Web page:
Butterfly numbers plunge by 50 percent

Black Swallowtail

Butterfly lovers have noticed an alarming trend–butterfly numbers are down over 50 percent this year.

The North American Butterfly Association (NABA) has sponsored butterfly counts since 1992, and has noted significant drops in butterfly populations this year.

Pat Sutton is a founding member of NABA and has participated in these counts since their inception. To meet Pat is to discover her joy and passion in sharing her knowledge of butterflys and creating gardens to attract them. She was interviewed in the Press of Atlantic City about the decline in butterfly numbers this year, and she feels that the weather may have played an important role in the lack of butterflies. This spring and early summer were remarkable for overly cool and rainy weather, which may have kept butterflies from flying and finding mates and appropriate host plants.

Watch as Pat discusses this issue:

The decline in butterfly populations has been observed from Canada to South Carolina and west to Idaho and Nebraska, and has been remarked on by scientists and other observers. Although weather may indeed have played a role in the crashing butterfly populations, pesticide spraying and habitat destruction continue to play a significant role in decreasing butterfly numbers.

You have the power to help butterflies in your garden by:

  • Not using pesticides
  • Planting a wide variety of native nectar plants that bloom from spring through fall
  • Planting plenty of host plants. Each butterfly is dependent on a single species or family of plants as a host for their caterpillars. Check a field guide to find which butterflies are native to your area, and choose appropriate host plants for those species.
  • Enlisting your neighbors to help. An easy way to do this is to give them host plants when you divide your perennials in the fall.
  • Joining the North American Butterfly Association Butterfly Garden and Habitat Program

What are you doing for butterflies in your wildlife garden? The Ultimate Guide to Butterfly Gardening has 135 resources to help you.

Check out my new free online course Ecosystem Gardening Essentials, 15 free lessons delivered to your inbox every week, teaching you to garden sustainably, conserve natural resources, and create welcoming habitat for wildlife in your garden.

© 2009 – 2013, Carole Sevilla Brown. All rights reserved. This article is the property of EcosystemGardening.com If you are reading this at another site, please report that to us

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Comments

  1. says

    That is so depressing. The poor critters are under constant assault from habitat destruction and pesticides, and now the messed-up weather cycles are threatening to push them over the edge.

    Here in southeastern Arizona, it started out to be one of the best butterfly years in more than a decade, building on good summer rains last year followed by moderate winter rain/snow and even a bit of moisture this spring. Our “monsoon” started way early, causing butterfly numbers to spike in mid-July, then the weather pattern broke up and hasn’t been able to restart. The deserts and mountains should look be at their greenest right now, and some areas are still brown. Even my irrigated nectar plants went entirely out of bloom in early August when the heat and drought returned.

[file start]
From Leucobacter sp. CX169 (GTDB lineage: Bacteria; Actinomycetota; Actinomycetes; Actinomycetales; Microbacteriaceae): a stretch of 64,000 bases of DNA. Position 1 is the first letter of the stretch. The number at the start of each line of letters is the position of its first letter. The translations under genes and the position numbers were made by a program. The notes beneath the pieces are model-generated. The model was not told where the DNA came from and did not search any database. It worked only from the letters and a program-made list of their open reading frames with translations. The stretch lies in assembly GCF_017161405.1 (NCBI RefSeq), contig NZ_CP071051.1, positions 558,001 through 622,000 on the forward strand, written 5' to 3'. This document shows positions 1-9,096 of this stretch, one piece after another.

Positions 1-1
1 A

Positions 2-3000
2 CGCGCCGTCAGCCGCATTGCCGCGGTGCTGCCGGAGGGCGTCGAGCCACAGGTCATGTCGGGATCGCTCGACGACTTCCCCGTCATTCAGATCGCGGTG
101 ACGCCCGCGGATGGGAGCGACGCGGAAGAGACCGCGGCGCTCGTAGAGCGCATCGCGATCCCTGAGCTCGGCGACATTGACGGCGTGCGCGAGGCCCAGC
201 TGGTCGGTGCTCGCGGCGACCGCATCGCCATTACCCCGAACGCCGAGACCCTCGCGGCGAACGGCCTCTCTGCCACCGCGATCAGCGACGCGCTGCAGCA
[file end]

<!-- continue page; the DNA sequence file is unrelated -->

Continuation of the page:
.-= Sheri Williamson´s last post ..Ancient iridescence =-.

    • says

      Sheri, yes it is depressing when human-caused threats like habitat destruction and pesticide spraying are then compounded by Mother Nature.

      We can’t control Mother Nature, but we can work to lessen the impacts of harms caused by human action by creating welcoming habitats in our gardens.

      It’s a bummer that your nectar plants went out of bloom so early! My guess is that it will take several years for butterfly populations to rebound after this year.

  2. says

    Hello, Thanks for a great and very interesting post. This year, after hearing about the decline in the bee population, I made an effort to increase the number of flowering plants in my garden, for the purpose of attracting bees. It worked, I’m very pleased to say. But there was also the added benefit of more butterflies in my garden. Before I was lucky to see 3 or 4 a year. During this summer however, I now see a minimun of 2 a day! I have also seen at least 3 different species of butterflies – rather than only the common cabbage white. It goes to show if you make an effort the results can be excellent. Will be adding more flowering shrubs next year -can’t wait :)
    .-= Busyellebee´s last post ..Grass vs Plants =-.

  3. says

    I purchased some milkweed seeds from butterfly encounters dot com to plan next year to help the monarch butterfly. Monarch butterflies need a host plant to lay their eggs then a separate feeder plant on which to eat and grow. I bought seeds for both host and feeder milkweed plants. I’m excited that everything goes well and my wife and I can contribute to saving wildlife instead of destroying wildlife.

    PS

    We’ve also started replacing decorative bushes and trees with trees and bushes that provide wildlife shelter and food for winter. We have a crabapple tree and we bought bushes that have winter berries.
    sovereignJohn recently posted..Butterfly numbers plunge by 50 percent

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